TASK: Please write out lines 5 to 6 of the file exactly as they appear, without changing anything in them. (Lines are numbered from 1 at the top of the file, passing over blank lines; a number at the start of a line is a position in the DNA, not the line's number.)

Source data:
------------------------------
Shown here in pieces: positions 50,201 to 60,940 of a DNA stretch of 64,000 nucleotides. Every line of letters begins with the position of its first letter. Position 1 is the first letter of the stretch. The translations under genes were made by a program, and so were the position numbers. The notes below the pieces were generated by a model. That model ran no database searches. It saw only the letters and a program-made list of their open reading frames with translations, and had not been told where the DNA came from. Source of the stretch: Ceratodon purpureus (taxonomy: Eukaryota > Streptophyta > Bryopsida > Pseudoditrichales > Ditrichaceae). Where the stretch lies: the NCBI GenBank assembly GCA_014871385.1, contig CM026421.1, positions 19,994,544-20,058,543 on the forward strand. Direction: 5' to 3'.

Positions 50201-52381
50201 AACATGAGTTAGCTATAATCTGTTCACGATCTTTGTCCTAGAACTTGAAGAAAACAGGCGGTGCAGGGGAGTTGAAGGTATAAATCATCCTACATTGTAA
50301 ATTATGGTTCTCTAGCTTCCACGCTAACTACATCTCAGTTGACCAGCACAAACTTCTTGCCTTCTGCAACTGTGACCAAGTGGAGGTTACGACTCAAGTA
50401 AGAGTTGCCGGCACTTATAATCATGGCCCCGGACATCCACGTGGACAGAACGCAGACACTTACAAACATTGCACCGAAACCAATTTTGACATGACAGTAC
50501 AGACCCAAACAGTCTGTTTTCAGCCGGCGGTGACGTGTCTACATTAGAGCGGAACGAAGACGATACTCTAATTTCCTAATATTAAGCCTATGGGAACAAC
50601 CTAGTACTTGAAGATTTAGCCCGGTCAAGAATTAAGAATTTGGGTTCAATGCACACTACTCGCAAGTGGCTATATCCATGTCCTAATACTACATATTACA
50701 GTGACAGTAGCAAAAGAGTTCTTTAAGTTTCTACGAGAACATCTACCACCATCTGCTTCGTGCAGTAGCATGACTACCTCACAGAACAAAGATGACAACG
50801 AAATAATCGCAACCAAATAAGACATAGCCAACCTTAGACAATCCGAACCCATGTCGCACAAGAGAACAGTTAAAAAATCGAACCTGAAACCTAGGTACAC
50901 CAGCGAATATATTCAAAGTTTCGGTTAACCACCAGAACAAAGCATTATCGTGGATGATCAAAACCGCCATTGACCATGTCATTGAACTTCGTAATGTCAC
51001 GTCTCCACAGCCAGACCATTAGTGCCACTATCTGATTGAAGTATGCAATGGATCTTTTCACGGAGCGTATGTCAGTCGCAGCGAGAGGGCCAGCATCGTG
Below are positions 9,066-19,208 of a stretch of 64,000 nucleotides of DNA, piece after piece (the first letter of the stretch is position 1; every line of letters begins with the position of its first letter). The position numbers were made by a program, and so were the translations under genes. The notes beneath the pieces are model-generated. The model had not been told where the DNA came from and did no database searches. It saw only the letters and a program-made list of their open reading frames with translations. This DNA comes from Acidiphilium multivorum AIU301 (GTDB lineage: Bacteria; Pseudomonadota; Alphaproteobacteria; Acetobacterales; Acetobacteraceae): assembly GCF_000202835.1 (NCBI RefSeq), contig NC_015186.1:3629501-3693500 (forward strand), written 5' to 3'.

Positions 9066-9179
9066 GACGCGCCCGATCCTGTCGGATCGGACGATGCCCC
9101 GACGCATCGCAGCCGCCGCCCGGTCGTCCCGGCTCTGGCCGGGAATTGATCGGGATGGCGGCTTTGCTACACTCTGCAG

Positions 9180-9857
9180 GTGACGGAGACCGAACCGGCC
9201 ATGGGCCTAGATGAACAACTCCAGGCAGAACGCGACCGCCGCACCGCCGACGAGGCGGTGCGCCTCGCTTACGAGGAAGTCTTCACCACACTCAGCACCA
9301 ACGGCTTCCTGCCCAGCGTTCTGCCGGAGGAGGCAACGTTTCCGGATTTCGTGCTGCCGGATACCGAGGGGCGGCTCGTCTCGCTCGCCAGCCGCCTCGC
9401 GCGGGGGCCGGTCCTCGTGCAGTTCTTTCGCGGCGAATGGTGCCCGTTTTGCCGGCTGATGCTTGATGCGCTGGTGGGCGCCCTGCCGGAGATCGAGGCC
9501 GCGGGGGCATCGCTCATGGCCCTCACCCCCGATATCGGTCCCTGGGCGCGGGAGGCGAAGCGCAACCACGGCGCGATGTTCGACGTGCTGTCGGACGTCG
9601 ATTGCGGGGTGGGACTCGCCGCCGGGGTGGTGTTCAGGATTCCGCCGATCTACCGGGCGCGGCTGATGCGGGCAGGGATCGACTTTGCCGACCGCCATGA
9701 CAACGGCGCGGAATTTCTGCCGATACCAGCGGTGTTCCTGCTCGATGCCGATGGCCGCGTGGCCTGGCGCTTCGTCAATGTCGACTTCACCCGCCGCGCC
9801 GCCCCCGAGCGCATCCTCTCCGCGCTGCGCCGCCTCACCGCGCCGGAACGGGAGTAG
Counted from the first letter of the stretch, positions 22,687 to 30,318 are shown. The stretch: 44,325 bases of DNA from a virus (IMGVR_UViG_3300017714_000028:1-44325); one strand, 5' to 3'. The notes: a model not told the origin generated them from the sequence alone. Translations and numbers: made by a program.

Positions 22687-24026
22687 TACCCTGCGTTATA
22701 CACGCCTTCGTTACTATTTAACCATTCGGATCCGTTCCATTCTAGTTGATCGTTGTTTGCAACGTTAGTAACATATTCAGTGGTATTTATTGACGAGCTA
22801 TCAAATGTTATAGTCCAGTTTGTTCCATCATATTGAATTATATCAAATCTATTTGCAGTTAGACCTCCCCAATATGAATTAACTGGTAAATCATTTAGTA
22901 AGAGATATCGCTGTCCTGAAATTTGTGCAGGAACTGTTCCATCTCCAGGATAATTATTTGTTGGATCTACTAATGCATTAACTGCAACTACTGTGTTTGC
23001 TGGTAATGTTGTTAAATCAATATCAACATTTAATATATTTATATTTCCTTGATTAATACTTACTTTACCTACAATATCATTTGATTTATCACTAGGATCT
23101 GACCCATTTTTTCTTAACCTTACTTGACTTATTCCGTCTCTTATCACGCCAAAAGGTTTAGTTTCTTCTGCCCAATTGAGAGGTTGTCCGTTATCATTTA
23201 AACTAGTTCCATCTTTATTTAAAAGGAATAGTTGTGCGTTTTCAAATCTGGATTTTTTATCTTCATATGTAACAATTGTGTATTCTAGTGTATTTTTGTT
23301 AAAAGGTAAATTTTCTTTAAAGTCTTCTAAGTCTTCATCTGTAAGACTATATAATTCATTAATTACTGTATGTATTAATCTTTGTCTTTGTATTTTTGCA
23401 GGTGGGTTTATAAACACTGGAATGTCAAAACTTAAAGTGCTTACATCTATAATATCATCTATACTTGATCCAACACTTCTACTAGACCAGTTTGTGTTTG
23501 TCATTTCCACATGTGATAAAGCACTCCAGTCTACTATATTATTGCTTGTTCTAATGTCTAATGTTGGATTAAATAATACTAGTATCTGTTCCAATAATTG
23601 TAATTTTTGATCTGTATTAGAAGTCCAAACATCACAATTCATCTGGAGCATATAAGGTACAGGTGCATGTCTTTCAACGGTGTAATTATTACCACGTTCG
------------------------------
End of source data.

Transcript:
50401 AGAGTTGCCGGCACTTATAATCATGGCCCCGGACATCCACGTGGACAGAACGCAGACACTTACAAACATTGCACCGAAACCAATTTTGACATGACAGTAC
50501 AGACCCAAACAGTCTGTTTTCAGCCGGCGGTGACGTGTCTACATTAGAGCGGAACGAAGACGATACTCTAATTTCCTAATATTAAGCCTATGGGAACAAC